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Volume 41, Number 4, August 2008

Cerebrospinal fluid hepatocyte growth factor level in meningitis


Cheng-Len Sy, Hung-Chin Tsai, Shue-Ren Wann, Susan Shin-Jung Lee, Yung-Ching Liu, Yao-Shen Chen
Section of Infectious Diseases, Department of Medicine, Kaohsiung Veterans General Hospital, Kaohsiung, Taiwan

Received: May 12, 2007    Revised: June 15, 2007    Accepted: July 31, 2007   

 

Corresponding author:

Dr. Yao-Shen Chen, Section of Infectious Diseases, Kaohsiung Veterans General Hospital, 386 Ta-Chung 1st Rd., Kaohsiung 813, Taiwan. E-mail: Dr. Yao-Shen Chen This e-mail address is being protected from spam bots, you need JavaScript enabled to view it
 



 

Background and purpose: 

Hepatocyte growth factor (HGF) is a multifunctional cytokine that has been found to be elevated in tuberculous and bacterial meningitis, but no evaluation has been undertaken of its usefulness in identifying various forms of aseptic meningitis.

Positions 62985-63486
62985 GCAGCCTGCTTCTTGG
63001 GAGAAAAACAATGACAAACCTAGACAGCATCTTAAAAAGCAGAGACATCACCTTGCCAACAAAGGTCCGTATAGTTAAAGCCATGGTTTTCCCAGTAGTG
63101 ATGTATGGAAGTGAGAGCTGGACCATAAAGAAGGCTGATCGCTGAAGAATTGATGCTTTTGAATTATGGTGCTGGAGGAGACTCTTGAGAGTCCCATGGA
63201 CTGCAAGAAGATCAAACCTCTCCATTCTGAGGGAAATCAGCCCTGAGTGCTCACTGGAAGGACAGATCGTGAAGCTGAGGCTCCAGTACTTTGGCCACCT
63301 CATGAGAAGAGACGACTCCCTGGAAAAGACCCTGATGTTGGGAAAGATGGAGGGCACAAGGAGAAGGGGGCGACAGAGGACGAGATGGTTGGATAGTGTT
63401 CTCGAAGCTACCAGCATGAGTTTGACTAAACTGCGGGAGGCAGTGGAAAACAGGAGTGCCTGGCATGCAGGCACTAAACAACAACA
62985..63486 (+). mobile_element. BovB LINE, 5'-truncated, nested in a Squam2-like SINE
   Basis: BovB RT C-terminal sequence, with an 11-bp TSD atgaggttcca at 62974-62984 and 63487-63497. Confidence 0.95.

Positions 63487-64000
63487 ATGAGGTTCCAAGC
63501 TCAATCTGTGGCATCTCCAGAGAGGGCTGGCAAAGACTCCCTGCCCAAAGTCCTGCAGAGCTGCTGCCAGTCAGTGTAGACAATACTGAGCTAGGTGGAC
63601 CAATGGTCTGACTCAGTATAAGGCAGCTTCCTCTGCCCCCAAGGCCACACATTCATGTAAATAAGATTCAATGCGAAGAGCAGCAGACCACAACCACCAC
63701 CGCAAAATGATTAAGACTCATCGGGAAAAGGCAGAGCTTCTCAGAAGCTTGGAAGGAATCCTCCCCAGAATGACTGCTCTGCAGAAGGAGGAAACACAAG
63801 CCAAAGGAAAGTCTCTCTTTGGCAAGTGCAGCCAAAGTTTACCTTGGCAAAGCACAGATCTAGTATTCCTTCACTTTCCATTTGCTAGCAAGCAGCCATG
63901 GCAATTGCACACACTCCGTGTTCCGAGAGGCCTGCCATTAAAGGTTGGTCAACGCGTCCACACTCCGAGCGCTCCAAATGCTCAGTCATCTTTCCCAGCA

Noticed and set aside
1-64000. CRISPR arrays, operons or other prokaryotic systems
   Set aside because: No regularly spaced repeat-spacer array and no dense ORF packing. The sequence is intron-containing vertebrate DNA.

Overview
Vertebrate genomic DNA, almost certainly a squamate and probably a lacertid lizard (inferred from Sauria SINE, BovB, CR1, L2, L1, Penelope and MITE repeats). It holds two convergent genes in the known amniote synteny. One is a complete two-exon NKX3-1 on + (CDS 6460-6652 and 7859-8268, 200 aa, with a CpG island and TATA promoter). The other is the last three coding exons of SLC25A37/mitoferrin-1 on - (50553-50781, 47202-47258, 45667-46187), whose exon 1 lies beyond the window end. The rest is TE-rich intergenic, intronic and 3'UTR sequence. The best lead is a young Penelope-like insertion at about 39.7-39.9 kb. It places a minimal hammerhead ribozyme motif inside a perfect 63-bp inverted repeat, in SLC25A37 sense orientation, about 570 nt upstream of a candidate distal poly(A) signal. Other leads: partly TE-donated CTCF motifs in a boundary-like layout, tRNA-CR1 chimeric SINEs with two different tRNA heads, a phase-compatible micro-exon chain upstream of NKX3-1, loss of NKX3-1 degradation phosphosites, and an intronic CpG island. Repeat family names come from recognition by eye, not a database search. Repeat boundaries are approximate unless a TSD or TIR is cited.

Methods:

In a retrospective study, the levels of HGF in the cerebrospinal fluid of 65 patients were measured prior to treatment. The association of HGF with non-infectious diseases and clinically or microbiologically proven bacterial, tuberculous, viral, fungal and parasitic meningitis was observed, along with its relation to other parameters of the cerebrospinal fluid.
 



 

Results:

Forty six of the 65 patients (71%) were diagnosed as having meningitis. Cerebospinal fluid HGF level was significantly elevated in patients with meningitis compared with patients with non-infectious diseases (1501 vs 578 pg/mL; Mann-Whitney U test, p=0.001). The highest HGF level was found in bacterial meningitis (2699 pg/mL), followed by tuberculous meningitis (1540 pg/mL), viral meningitis (1431 pg/mL), fungal meningitis (714 pg/mL) and parasitic meningitis (174 pg/mL). There was no association between HGF level and other parameters of the cerebrospinal fluid (Pearson's correlation test).
 



 

Conclusion:

Cerebrospinal fluid HGF may offer additional information in the classification of meningitis. This may assist in patient management when no pathogen is cultured from the cerebrospinal fluid and when other parameters of the cerebrospinal fluid demonstrate equivocal results.
 



 

Key words:

Cytokines; Diagnosis; Hepatocyte growth factor; Meningitis

 



 

J Microbiol Immunol Infect. 2008;41:301-306.